We now turn to a discussion of the relevant constitutional provisions.

 

‘SECRET’ DECLARATIONS ARE UNCONSTITUTIONAL

Article 286(1) demands that holders of specified public offices “shall submit to the Auditor-General a written declaration of all property or assets owned by, or liabilities owed by him whether directly or indirectly.” The article speaks of a “declaration,” which we understand to mean a formal or explicit statement or announcement.

Currently the declaration is in the nature of a form that is found in Schedule 2 to the Public Office Holders (Declaration of Assets and Disqualification) Act, 1998 (Act 550). Our understanding of the current practice is that the Declaration Form is allegedly completed and submitted to the Auditor-General in a sealed envelope. We also understand that the envelopes remain sealed, and that the successive Auditors-General have not considered it as part of their obligations under the Constitution to open the sealed envelopes, let alone verify or conduct an audit of their contents.

We find nothing in article 286 that supports the current “secret declaration,” which is a contradiction in terms. The concept of a “secret declaration” that remain uninspected in the hands of the Auditor-General is not just alien to the Constitution but an anathema, and is therefore unconstitutional.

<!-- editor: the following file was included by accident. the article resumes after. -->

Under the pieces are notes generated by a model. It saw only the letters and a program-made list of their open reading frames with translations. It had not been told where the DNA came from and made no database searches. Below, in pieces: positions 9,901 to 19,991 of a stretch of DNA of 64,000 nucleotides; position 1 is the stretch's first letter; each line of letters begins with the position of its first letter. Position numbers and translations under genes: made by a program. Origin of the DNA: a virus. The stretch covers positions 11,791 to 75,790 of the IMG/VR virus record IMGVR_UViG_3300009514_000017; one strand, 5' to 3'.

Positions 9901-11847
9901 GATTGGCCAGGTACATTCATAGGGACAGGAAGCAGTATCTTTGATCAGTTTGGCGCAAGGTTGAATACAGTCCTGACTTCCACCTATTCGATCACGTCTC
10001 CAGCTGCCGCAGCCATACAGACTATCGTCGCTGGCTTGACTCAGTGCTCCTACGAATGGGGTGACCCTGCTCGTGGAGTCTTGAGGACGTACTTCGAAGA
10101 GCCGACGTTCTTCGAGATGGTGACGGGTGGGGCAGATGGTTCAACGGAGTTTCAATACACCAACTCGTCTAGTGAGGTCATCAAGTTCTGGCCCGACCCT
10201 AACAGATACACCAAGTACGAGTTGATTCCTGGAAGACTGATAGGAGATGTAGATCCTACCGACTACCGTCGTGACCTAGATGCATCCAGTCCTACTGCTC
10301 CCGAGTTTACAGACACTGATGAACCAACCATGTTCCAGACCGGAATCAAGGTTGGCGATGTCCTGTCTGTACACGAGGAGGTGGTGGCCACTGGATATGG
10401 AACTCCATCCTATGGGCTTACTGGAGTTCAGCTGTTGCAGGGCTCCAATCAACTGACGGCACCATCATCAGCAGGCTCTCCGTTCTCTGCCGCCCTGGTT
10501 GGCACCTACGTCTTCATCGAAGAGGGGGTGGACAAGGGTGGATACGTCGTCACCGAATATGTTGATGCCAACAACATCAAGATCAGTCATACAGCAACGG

We also note that the power of the Auditor-General to verify the declarations submitted is implicit or implied in the language of the Conduct of Public Officers Bill. For instance, clauses 7 and 11 make it an offence to submit a false declaration or clarification, or to fail to submit a declaration or clarification. Clause 8 provides for the Auditor-General seeking clarification on matters such as the ownership of assets declared and explanation or correction of discrepancies or inconsistencies in the declarations. Clearly, these are not possible until the Auditor-General has exercised his power to verify or audit the declarations submitted to her/him.

 

TIME FOR MAKING DECLARATIONS

Further, article 286 demands that the declarations should be submitted to the Auditor-General by office holders (i) before taking office, (ii) at the end of every four years, and (iii) at the end of a person’s term of office. The Constitution expresses these in mandatory terms and does not permit the making of the declaration and submission on any date after the stated times.